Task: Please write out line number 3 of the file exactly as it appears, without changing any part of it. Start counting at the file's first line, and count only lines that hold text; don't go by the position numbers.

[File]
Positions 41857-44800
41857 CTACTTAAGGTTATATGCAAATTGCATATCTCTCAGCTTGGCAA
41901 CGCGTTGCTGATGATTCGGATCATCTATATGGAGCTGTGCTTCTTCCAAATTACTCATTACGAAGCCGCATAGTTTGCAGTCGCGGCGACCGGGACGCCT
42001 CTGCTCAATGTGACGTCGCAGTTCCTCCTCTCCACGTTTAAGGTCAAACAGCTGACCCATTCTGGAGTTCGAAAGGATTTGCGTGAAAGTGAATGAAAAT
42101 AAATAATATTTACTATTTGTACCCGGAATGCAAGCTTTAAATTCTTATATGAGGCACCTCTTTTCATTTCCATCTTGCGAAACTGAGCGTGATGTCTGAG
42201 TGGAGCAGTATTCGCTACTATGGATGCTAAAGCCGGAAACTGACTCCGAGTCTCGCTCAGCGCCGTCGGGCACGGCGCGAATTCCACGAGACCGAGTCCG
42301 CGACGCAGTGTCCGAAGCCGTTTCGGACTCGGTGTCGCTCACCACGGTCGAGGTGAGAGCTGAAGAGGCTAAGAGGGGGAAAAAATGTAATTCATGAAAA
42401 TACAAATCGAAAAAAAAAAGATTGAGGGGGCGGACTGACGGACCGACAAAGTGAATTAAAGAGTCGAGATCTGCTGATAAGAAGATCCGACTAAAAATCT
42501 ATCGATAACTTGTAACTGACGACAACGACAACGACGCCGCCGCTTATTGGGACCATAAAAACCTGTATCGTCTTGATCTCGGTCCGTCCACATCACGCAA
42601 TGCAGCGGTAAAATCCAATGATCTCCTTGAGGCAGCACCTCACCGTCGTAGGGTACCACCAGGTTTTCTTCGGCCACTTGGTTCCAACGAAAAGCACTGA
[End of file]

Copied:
41901 CGCGTTGCTGATGATTCGGATCATCTATATGGAGCTGTGCTTCTTCCAAATTACTCATTACGAAGCCGCATAGTTTGCAGTCGCGGCGACCGGGACGCCT